A combination of traditional music, various dance styles, and a cinematic backdrop, this production explores love in its purest forms and shows the sacrifices one will make when they love someone completely and unconditionally.
We are introduced to the main concept of the show almost immediately, where a child Meera, born into royalty as a princess, discusses her love for the Hindu God Krishna with her mother. Meera and a young Krishna dance with one another, and though their dancing lacks some technical acuity, most likely due to their youth, they show obvious performance potential. Little Meera in particular, played by Ishani Wahegaonkar, does a fantastic job at portraying the young, precocious Meera who dreams of marrying Krishna.
One of the highlights of this production is the set design and costuming. So many beautiful swirling saris, and sparkles catching the light on almost every costume worn by the performers. The women wear gorgeous, dazzling diamond jewellery and the men are adorned with beautiful silk coats. The costuming really does add to the authenticity of the tale and helps the audience to feel as though they are indeed surrounded by Indian royalty. The backdrop supporting the work of the performers onstage is really quite stunning. The animations change frequently, effectively assisting the audience in their reading of the current temperament of the characters. When we meet teenage Meera and we see her love for Krishna is as strong as it has ever been, we are treated to a flowing animation of trees and falling leaves, birds and rabbits frolicking through a meadow, and clouds moving across the sky. Later, as Meera reluctantly consents to an arranged marriage with an Indian prince named Bhojraj, dark clouds and lightning fill the background, foreshadowing the unhappiness Meera and her husband will both suffer due to his unrequited love for her, and her longing for Krishna.
I thoroughly enjoyed the use of traditional Indian music alongside all of the dance styles featured in the show. We see classical ballet, a pair of aerialists suspended from hoops, jazz, contemporary and even pole dance all set to rich, exquisite traditional music. In my opinion, the best dance in this production is performed by pairs or small groups. Teenage Meera and teenage Krishna dance together in a contemporary-style duet where the training that both dancers have had is obvious, however, I feel that there was a lack of connection between the dancers. I commend the skill of the aerialists, contorting their bodies around their hoops and at one point hanging on by just an elbow! A particular highlight is when the curtains come down and rise again to reveal a pole being shared by two dancers, representing the emotional expressions of Meera and Krishna. These two dancers, Richard Glynn Owens and Brooke-Lin, show grace, strength, and vulnerability in their performance. They work together, around each other and the pole with coherence and the imagery works perfectly alongside Krishna and Meera dancing together and contemplating their love. Another highlight of the dance sections is the belly dance that happens towards the end half of the production. The dancers move with a hypnotic rhythm, with beautiful golden fabric emerging from behind them like wings, drawing patterns in the air. Suddenly, the dancers reveal a new silver pair of wings, lit up with fairy lights, and it is visually something to behold.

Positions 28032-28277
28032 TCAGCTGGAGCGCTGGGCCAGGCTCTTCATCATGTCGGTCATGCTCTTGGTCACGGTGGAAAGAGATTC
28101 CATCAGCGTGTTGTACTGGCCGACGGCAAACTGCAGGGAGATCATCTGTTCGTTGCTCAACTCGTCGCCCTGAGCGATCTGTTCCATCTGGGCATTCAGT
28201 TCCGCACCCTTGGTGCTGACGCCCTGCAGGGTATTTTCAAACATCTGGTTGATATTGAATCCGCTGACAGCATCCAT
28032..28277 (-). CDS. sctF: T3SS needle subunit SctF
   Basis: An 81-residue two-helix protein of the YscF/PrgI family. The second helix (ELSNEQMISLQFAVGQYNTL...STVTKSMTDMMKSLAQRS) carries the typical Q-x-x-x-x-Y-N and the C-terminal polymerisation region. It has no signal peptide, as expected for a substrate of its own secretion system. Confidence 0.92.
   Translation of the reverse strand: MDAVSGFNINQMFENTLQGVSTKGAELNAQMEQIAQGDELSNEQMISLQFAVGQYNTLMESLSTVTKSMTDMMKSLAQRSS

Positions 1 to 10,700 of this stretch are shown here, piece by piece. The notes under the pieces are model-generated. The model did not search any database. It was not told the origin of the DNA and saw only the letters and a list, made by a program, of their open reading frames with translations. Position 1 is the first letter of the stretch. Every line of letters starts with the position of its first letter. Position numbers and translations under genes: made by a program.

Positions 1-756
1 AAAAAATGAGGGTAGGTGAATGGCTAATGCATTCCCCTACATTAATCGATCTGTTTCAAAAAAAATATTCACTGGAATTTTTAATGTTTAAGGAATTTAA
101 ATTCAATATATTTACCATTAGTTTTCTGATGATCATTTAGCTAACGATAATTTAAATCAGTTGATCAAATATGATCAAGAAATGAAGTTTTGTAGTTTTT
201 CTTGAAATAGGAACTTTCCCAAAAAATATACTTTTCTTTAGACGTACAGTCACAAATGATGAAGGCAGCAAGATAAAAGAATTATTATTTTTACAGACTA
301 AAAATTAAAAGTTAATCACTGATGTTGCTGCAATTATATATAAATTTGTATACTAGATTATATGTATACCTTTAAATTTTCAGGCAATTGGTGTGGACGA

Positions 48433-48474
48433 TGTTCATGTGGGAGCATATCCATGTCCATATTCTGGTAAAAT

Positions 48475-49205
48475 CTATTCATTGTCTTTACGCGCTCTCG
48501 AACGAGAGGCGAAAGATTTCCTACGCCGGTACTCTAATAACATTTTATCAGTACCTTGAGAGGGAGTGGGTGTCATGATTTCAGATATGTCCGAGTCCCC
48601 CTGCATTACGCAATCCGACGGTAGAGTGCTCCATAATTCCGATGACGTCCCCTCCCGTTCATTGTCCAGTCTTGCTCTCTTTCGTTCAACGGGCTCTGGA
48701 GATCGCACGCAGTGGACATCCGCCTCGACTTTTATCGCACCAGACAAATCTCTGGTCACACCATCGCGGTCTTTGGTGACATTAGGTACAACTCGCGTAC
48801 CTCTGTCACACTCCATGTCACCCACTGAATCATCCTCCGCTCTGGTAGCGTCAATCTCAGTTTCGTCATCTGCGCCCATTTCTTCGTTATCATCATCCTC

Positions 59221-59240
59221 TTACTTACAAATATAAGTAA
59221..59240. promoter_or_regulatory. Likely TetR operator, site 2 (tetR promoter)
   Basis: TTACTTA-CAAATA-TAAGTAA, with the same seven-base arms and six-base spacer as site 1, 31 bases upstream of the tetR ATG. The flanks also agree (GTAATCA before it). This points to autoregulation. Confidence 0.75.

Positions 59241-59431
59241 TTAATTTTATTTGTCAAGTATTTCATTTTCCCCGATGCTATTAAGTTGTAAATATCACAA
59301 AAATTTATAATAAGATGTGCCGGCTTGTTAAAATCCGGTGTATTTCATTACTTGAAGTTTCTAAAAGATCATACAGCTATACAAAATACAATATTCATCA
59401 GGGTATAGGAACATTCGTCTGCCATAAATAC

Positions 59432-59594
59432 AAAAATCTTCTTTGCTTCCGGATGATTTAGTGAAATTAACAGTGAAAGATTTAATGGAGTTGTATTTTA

The choreography for the larger group pieces is well composed, though the dancers may have benefitted from a little bit more rehearsal, to resolve issues around timing and precise placement of limbs in space. However, considering the youth of these dancers, I feel that they perform their choreography well. Perhaps a little more eye contact with the audience and with each other would lift the performance quality even further.
Overall, the story is easy to follow and enjoyable. We see the young Meera grow and follow her through different stages of her life, into her adulthood. As she becomes an adult and is married to Prince Bhhojraj, we see her struggle with her love for Krishna that is not understood by society because he is a God. She also struggles with guilt due to the fact that she knows the prince loves her unconditionally. This leads to all sorts of trouble for her, as she is rejected by society and threatened by the prince’s family. I would like to commend in particular Marianne Infante for her portrayal of the prince’s sister, Uda Bai. She sets about plotting her revenge on Meera with the kind of humour that gets the whole audience cackling, and her embodiment of this character is a real stand out of the night.
Meera is certainly an entertaining large-scale production, and I congratulate the 150 cast and crew that brought the idea of Aarti Bajaj (adult Meera and artistic director) to life. The exploration of love of all kinds, from familial to plutonic to romantic, to irrational and inexplicable, is clear and relatable for all audience members. This performance is truly a melting pot of cultures and times and is humorous and entertaining.